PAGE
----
Eighteenth century America was religiously diverse, and by the time of the Revolution religion was widely viewed as a matter of voluntary individual choice. The Constitution acknowledged these realities and, unlike contemporary European political orders, promoted no sect and took no position whatsoever on theological issues. There is no state religion and Article VI of the Constitution provides that no religious Test shall ever be required as a qualification to any Office or public Trust under the United States. The First Amendment to the Constitution, ratified in 1791, provides that Congress shall make no law respecting an establishment of religion, or prohibiting the free exercise thereof. The absence of references to a deity in the Constitution is consistent with the strict religious neutrality of the entire document.
The Constitution established a strong national government to replace the relatively feeble Confederation Congress created by the Revolutionary-era Articles of Confederation, but the Constitution is hardly a document glorifying top-down power. On the contrary, the theory of government underpinning the United States Constitution is popular sovereignty. The government derives its legitimacy from the consent of the governed, not from an assembly of elders, not from a king or a prelate, and not from a higher power. The stirring opening words of the Preamble, We the People of the United States, make it clear both who is establishing the government and for whose benefit it exists. There is no consent required beyond the will of the people for the people to govern themselves.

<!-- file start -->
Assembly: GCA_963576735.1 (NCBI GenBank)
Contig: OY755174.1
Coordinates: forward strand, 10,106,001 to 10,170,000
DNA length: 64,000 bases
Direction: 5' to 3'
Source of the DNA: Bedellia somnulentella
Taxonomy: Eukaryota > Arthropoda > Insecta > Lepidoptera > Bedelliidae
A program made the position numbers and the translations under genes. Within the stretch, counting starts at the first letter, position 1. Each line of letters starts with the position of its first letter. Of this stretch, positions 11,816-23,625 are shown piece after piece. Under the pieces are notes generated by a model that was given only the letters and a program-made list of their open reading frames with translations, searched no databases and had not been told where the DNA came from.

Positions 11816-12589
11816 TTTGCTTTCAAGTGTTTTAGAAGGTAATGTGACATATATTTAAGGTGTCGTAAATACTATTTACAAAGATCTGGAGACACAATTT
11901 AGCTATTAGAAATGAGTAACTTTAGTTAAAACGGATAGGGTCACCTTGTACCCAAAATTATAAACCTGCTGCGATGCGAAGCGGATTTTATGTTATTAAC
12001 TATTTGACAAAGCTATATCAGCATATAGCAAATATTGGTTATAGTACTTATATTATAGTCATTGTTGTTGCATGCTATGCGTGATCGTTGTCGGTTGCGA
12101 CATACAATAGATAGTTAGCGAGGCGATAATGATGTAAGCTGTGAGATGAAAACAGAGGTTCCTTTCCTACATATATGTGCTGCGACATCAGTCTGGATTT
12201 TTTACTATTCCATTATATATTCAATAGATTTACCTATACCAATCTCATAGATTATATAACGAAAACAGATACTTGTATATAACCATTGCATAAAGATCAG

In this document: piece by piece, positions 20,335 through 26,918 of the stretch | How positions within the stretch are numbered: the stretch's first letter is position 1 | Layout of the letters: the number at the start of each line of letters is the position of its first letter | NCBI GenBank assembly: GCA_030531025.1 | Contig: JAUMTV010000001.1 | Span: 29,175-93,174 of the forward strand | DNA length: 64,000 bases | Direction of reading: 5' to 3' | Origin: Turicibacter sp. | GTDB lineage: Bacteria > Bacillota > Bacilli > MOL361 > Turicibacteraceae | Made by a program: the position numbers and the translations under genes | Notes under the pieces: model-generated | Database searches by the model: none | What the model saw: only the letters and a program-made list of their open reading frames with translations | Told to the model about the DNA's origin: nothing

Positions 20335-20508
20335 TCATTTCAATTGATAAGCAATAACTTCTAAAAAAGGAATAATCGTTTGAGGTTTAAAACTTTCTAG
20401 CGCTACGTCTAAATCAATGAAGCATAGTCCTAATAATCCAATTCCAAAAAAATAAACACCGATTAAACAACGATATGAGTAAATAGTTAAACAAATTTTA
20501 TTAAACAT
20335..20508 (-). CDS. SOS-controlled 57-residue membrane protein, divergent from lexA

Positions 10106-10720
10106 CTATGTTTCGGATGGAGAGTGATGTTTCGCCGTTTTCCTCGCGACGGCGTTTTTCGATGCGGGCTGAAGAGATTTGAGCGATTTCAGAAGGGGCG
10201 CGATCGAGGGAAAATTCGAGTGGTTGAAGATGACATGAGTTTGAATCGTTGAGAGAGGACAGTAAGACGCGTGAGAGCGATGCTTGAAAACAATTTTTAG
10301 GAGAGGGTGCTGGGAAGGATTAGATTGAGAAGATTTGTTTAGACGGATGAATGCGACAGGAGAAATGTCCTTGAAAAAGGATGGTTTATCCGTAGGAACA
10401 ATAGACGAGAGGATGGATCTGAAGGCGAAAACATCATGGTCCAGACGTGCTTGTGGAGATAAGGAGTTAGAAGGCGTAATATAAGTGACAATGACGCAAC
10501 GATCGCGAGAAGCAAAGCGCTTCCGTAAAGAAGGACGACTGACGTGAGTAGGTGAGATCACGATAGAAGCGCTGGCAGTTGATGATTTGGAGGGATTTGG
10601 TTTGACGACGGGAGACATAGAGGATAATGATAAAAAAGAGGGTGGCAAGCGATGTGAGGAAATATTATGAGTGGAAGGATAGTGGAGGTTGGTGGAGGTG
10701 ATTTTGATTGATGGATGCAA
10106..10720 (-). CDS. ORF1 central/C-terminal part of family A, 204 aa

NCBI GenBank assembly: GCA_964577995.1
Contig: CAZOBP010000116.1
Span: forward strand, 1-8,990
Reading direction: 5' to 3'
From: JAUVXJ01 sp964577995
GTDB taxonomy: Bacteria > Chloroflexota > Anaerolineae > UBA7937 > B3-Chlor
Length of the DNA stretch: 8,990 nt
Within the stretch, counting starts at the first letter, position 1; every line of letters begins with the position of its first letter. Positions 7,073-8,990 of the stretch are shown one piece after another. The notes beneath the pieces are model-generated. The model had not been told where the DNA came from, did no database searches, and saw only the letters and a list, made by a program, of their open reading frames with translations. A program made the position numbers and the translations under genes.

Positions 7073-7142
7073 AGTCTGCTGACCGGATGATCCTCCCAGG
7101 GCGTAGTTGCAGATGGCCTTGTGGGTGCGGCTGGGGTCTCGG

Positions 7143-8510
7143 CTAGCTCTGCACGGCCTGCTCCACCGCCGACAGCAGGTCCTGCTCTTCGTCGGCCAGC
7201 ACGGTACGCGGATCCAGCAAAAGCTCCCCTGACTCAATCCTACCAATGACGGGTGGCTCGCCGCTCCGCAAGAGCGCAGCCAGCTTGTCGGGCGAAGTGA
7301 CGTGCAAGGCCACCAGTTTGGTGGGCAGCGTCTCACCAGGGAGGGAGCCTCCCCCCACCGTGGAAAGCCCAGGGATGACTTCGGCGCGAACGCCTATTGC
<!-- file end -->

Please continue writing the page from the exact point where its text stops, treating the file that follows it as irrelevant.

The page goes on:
This view that the Constitution is a bold assertion of popular sovereignty is often countered by pointing out how elitist some of the delegates to the Constitutional Convention were and how allegedly undemocratic the document they drafted was. Only the members of the House of Representatives were initially chosen directly by voters. Senators were to be chosen indirectly by state legislatures, and the President by electors appointed by the state legislatures.